Berry Head Nature Reserve north of Brixham is another location of a former gun battery used during WWII and also the site of a Napoleonic Fort built to defend Torbay from the French, and was once an iron age fort. There are still some ruins and ramparts at the north and south fort and the Napoleonic Fort Guardhouse 1802, a Grade 2 listed building, is now a lovely visitor centre and cafe. We had a lovely walk around the nature reserve and then attempted to visit Brixham, but found it impossible to park there so decided to nip over to Dartmouth instead where we had a great (but not cheap) fish and chip dinner at Rockfish with a view over the river to Kingswear.
A Napoleonic Cannon
Talking of Kingswear, we fell lucky on our first evening as we drove into the town hoping to find somewhere to eat and passed a tiny cafe which does steak and mussels on a Wednesday evening. Taking a chance we went in and ordered the steak. It took a while to arrive (it is run by one woman), but was absolutely delicious and two steaks with all the trimmings plus a bottle of not too bad red wine came to less than £40. You get the best photos of Dartmouth from Kingswear and vice versa. And I hadn’t realised just how remote and how small Dartmouth actually is.
The River Dart
Another trip took us to Buckfast Abbey and the Dartington Hall gardens. The only expense was £1 to park at Dartington Hall, and then £10 for excellent coffees and cakes as we sheltered from the rain after visiting the gardens.
Our final day took us across the Dart and along the coast south towards Bigbury Bay in South Hams. We stopped off at Slapton Sands¹, a two-mile shingle beach that separates the sea from the freshwater nature reserve of Slapton Ley on Start Bay. This bay in the English Channel lies between the River Dart’s estuary and Start Point. And from here you could see the Daymark over on the far headland. Continuing slowly through several small and winding villages and the town of Kingsbridge, we eventually arrived at South Milton sands only to find the beach cafe had already closed for the day!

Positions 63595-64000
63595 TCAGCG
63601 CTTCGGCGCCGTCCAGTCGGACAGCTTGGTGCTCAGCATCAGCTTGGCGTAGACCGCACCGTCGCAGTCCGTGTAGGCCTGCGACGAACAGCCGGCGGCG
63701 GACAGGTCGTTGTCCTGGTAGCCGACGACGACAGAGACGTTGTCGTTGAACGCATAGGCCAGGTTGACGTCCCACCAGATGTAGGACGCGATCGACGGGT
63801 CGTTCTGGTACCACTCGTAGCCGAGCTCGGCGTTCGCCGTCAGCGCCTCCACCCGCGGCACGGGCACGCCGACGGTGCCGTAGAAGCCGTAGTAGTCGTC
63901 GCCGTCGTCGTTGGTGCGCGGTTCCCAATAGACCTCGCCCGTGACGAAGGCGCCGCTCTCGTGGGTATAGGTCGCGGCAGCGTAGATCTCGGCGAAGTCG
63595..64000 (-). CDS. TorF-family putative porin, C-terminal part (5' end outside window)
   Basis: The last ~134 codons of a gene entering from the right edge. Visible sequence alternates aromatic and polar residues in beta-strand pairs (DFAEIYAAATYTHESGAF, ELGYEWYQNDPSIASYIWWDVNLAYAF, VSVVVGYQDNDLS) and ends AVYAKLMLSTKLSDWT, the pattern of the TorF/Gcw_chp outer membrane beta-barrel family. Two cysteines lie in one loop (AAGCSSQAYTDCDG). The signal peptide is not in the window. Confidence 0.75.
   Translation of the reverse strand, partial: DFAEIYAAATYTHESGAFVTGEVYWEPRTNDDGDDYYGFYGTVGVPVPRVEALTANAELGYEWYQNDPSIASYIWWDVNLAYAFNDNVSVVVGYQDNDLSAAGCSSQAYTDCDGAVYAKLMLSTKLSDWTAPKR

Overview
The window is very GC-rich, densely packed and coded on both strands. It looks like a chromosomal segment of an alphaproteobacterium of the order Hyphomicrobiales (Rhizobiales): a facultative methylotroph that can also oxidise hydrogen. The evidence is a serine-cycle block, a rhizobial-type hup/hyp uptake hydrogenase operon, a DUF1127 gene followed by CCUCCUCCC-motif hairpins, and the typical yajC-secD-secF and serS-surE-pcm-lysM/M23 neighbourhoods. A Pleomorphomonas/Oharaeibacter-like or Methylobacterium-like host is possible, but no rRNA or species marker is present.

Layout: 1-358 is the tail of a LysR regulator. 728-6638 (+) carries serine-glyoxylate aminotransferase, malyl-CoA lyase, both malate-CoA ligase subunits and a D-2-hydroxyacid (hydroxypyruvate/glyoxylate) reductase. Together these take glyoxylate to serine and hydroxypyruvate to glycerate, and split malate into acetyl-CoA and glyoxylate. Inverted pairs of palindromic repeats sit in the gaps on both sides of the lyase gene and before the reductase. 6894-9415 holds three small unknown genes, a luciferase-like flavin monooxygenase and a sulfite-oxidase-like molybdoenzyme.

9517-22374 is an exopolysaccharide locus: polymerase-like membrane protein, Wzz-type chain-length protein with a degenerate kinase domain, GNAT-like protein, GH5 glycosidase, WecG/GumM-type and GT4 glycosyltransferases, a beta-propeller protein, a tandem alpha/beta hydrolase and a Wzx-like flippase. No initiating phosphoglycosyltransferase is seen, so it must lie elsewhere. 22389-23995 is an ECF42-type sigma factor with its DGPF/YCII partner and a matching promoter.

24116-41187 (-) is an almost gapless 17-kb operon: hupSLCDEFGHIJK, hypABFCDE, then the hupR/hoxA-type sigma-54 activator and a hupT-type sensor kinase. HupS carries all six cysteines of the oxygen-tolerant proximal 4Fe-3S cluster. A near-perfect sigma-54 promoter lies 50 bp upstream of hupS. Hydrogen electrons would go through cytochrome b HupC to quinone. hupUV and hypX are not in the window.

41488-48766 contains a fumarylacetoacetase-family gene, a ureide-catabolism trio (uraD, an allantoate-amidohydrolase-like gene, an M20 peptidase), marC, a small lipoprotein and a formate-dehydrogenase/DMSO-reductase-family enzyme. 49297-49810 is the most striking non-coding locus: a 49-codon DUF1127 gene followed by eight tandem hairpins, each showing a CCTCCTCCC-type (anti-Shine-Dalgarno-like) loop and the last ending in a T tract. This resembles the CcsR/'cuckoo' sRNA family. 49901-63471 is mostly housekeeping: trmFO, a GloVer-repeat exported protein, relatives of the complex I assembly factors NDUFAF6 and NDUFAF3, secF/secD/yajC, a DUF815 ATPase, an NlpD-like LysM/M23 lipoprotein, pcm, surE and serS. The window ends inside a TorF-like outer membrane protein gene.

This is beginning to become a habit. Oh, well, we didn’t really need a Devonshire Tea, although a strong coffee would have been nice after driving along those hair-raising narrow lanes with very few passing places to reach the beach. And why is it that other drivers always seem to expect me to reverse? Especially the ones in the monster BMWs or Range Rovers.
We had an early dinner booked back near Blackpool Sands at the Laughing Monk in Strete so after a stroll along the beach we retraced our drive stopping in Torcross to take a closer look at a Sherman tank and memorial.
Slapton Sands – Daymark in the background
We had a delicious fishy meal at the Laughing Monk and then returned to Dartmouth to wait for the lower ferry to take us back across the Dart and to our home for the final night. Next time I must visit Dartmoor which loomed in the background for much of our time down in Devon. And I also think I am beginning to prefer staying in a town or village so we can walk to a pub or restaurant for dinner.
¹Slapton Sands has a very moving story attached to it. In 1943, the beach was taken over by the allied forces to use as a rehearsal area for the D-Day Landings. Unfortunately, a combination of live ammunition and poor visibility resulted in the deaths of 749 American servicemen. You can visit a stone monument which was set in place on Slapton Sands to commemorate the ill-fated ‘Operation Tiger’, along with a Sherman Tank at nearby Torcross.
Leaving Durham behind, we continued northwards to Alnwick in Northumberland where we would spend our last couple of night in England before heading over the border for 10 days. We stayed in a welcoming B&B on the outskirts of the town and within easy walking distance of the gardens that were our main reason for stopping here.
I have desired to go where springs not fail, To fields where flies no sharp and sided hail And a few lilies blow ~ Gerard Manley Hopkins
After all the beautiful sunny warm, even hot, days of September thus far (with the exception of Norwich) the weather finally turned. We woke to thick fog and rain. With only one full day here we had no choice but to make the best of it and set off to visit the famous Alnwick Water Gardens. On the way, and in a bid to get out of the wet for a while, we popped into Barter Books, originally a Victorian railway station on the North Eastern line and now a second-hand bookshop. And far more…
…an enchanting place filled with poetry lines linking the bookshelves above your head, 40 foot murals and a model train-set in the air; a station café, free wifi, comfortable armchairs and plenty of seating.
O western wind, when wilt thou blow That the small rain down can rain? Christ if my love were in my arms, And I in my bed again. ~ Anon (early 16th century)
The books are almost the last thing you look at.
There were, naturally, several books in this second-hand bookshop in Alnwick Northumberland that I could have walked out with, but the thoughts of having to carry them around with me for the next couple of weeks turned me off the idea.
The thought of living in this pretty little town however…